Category Archives: Racism
The lack of Asian leadership in tech sheds light on a larger issue: Asians are excluded from the idea of diversity
Years ago… they used to think you were Fu Manchu or Charlie Chan. Then they thought you must own a laundry or restaurant. Now they think all we know how to do is sit in front of a computer.
It was 1987 when Virginia Kee, then a 55-year-old a high school teacher in New York’s Chinatown, said the above words. She was one of several Asian-Americans who discussed the perception of their race for TIME’s cover story, “Those Asian-American Whiz Kids.” The cover story would elicit small-scale Asian boycotts of the magazine from those who found offensive the portrait of textbook-clutching, big-glasses brainiacs. To them, the images codified hurtful beliefs that Asians and Asian-Americans were one-dimensional: that they were robots of success, worshippers of the alphabet’s first letter, study mules branded with their signature eyes. read more ……
The Harriet Beecher Stowe Center’s Salons at Stowe presents Understanding Racial Micro-Aggressions, a workshop with Dr. William Howe.
The event will be held Thursday, October 9 from 5-7:30 PM in Fellowship Hall at Immanuel Congregational Church, located at Immanuel Congregational Church is located at 10 Woodland Street in Hartford. The event is free, but reservations are required: Info@StoweCenter.org or 860-522-9258, ext. 317.
The workshop is designed to increase awareness of remarks that may be “charged” or denigrating and will help us understand how others hear what we say and how to communicate without bias.
Workshop facilitator Dr. William Howe is the program manager for culturally responsive education, multicultural education, bullying and harassment, gender equity and civil rights at the Connecticut Department of Education. He is the founder of the New England Conference on Multicultural Education (NECME) and Past President of the National Association for Multicultural Education (NAME).
Dr. Howe has been an educator for more than 35 years and has conducted more than 400 workshops, lectures and keynotes on diversity, multicultural education and organizational development. He is a regular presenter at state and national conferences and has appeared on both radio and television to discuss diversity issues.
At the Stowe Center, he will lead a workshop that will be enlightening and inspirational with useful and practical strategies to confront prejudice and build community.
The Harriet Beecher Stowe Center, a museum, program center and research library, is located at 77 Forest Street in Hartford, CT. The Stowe Center is open year round for tours and programs. The Harriet Beecher Stowe Center uses Stowe’s story to inspire commitment to social justice and positive change.
They Quietly Judged Him For His Skin Color Then They Got A Shocking Surprise. Greek filmmaker Nancy Spetsioti directed Tzafar, a powerful short film about casual, every day racism. Its subtlety underscores a powerful and timeless message about how we treat other people.
SOURCE – http://www.ctemploymentlawblog.com/2014/08/articles/guest-post-a-law-professors-and-mothers-perpsective-on-race/?utm_source=Connecticut+Employment+Law+Blog&utm_campaign=3a6285d1f1-RSS_EMAIL_CAMPAIGN&utm_medium=email&utm_term=0_fb0f50fc52-3a6285d1f1-34196269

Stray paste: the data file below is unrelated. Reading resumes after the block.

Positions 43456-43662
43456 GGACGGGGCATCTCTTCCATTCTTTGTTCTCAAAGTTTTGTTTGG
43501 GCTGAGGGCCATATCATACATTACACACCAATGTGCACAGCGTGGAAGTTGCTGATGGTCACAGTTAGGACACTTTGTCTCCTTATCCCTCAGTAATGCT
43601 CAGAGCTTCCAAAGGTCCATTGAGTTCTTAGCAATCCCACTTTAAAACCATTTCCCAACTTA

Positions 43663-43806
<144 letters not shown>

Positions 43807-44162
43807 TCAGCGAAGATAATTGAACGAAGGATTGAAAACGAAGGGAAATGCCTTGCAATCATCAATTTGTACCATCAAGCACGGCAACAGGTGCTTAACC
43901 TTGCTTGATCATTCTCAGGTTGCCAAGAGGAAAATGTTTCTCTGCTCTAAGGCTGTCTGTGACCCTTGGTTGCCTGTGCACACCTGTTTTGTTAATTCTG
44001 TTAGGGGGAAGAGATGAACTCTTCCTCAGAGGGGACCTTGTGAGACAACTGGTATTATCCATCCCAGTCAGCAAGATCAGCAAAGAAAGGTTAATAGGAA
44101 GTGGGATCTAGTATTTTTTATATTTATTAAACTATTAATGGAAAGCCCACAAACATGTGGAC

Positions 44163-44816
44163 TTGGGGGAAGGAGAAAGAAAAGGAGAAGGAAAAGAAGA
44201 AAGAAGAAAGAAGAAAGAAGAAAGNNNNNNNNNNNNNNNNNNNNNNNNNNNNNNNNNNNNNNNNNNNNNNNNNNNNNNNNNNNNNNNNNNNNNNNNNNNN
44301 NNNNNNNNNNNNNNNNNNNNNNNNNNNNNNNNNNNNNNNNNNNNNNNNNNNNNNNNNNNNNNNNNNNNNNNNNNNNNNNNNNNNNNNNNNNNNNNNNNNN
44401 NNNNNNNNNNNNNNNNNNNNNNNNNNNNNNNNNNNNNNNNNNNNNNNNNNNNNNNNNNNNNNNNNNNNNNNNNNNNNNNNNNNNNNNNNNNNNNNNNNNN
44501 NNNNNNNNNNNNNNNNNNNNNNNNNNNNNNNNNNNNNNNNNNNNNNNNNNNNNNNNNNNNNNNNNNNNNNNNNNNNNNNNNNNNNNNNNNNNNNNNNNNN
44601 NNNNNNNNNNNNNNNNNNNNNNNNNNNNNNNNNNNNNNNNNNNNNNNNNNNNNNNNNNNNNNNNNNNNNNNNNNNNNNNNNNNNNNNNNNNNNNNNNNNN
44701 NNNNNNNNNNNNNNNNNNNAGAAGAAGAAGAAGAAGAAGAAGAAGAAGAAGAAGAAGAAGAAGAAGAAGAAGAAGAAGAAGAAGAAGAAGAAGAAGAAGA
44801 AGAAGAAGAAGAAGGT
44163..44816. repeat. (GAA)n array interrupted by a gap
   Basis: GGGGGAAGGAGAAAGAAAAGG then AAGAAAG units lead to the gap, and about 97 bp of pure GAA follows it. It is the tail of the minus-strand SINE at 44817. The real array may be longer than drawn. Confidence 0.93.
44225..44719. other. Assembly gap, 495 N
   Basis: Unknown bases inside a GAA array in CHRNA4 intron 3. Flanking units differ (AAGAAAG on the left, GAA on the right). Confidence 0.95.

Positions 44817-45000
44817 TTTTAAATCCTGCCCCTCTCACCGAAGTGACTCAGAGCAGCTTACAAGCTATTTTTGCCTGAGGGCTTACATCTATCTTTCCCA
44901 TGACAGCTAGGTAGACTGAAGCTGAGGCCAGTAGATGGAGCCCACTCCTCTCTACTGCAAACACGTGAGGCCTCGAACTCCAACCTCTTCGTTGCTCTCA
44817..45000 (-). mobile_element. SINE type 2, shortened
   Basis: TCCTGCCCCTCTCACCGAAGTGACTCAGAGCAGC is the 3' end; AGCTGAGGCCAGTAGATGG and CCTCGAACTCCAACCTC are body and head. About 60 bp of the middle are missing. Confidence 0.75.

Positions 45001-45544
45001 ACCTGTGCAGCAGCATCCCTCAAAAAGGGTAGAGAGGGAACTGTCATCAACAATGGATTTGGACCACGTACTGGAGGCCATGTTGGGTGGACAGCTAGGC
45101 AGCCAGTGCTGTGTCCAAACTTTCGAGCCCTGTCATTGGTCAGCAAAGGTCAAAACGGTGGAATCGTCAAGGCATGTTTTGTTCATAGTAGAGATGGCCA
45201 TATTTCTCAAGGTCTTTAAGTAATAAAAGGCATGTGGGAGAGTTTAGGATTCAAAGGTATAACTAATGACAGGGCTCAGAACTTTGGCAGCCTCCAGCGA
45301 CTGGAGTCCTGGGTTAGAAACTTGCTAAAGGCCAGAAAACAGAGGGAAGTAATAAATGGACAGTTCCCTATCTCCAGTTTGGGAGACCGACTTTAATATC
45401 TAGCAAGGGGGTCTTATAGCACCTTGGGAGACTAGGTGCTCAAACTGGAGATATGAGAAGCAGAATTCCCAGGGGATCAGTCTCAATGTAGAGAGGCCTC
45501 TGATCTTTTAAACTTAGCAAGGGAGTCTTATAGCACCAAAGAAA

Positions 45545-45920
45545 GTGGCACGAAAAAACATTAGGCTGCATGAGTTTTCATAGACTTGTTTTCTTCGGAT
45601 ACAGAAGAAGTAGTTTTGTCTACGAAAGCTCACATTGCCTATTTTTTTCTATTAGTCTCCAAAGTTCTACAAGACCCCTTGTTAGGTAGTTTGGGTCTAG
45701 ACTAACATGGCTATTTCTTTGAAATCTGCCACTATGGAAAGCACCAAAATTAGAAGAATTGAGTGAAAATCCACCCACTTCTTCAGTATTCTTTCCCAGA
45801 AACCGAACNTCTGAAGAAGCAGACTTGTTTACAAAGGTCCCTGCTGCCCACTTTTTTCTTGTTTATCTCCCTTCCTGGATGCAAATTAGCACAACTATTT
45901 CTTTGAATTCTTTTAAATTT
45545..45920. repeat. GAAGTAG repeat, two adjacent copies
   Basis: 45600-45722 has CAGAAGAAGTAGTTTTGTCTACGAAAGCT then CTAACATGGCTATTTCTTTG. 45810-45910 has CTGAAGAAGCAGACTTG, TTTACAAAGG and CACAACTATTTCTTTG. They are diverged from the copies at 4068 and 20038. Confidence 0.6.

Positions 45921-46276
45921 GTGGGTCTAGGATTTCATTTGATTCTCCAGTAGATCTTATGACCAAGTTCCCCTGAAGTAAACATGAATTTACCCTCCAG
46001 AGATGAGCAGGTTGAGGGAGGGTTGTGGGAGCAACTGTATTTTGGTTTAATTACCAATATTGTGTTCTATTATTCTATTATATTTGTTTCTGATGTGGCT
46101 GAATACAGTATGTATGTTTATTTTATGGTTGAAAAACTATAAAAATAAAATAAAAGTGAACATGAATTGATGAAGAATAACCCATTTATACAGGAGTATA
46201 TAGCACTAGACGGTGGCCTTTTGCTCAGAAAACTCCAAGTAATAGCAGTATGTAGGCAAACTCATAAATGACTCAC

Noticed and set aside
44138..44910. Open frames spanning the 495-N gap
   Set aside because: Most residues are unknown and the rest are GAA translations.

After my first year in law school, I clerked for Professor Kimberly Norwood at Washington University in St. Louis Law School during the summer. (If editing a law review article on statute of limitations is your thing, the experience was nirvana — I even made it to a footnote.) We’ve kept in touch since then and have shared holiday cards and notes as our families have grown.
Earlier this week, I came across a column that Professor Norwood wrote for CNN about her family’s experiences in St. Louis. I was touched by that article and reached out to her to see if I could cross-post it here. She agreed.
I post this piece not to discuss the issues in Ferguson, Missouri – those are best covered by a criminal law blog like A Public Defender – but to share the salient perspective that people in America are still “treated differently based on the color of their skin.”
For those of us who are committed to eliminating discrimination in the workplace, this perspective should inform our thinking in how we can make sure the employer-employee relationship isn’t tainted by such biases — explicitly or implicitly. Professor Norwood has also talked about the implicit bias that exists in the legal profession and I recommend that article as well.
I thank Professor Norwood for the opportunity to repost her article here.
The median household income in my suburb is $85,000 per year. In Ferguson, it is $36,000. In my suburb, 3.5% of the people are black. In Ferguson, almost 70% are black. These are stark contrasts. Yet I share things in common with black people in Ferguson and, indeed, throughout the United States.
When I shop, I’m often either ignored as a waste of time or scrutinized as a potential shoplifter. In June, my daughter and I walked into the china and crystal department at a Macy’s department store. I was about to speak to the salesperson directly in front of me. She walked right past me to welcome the white woman behind us.
My daughter looked at me and said: “Really? Did she just ignore us?” My daughter is a young teenager at the crossroads of “skin color doesn’t matter” and “oh yes, it does.” She is in transition. I felt hurt, anger and embarrassment.
But this kind of encounter happens routinely.
Driving, I tend to have a bit of a lead foot — hitting 45 in a 35 mph zone. The few times I have been stopped in my suburb, the first question I’m asked is whether I live “around here.” Not one of my white friends has been asked that question when they were pulled over by a police officer.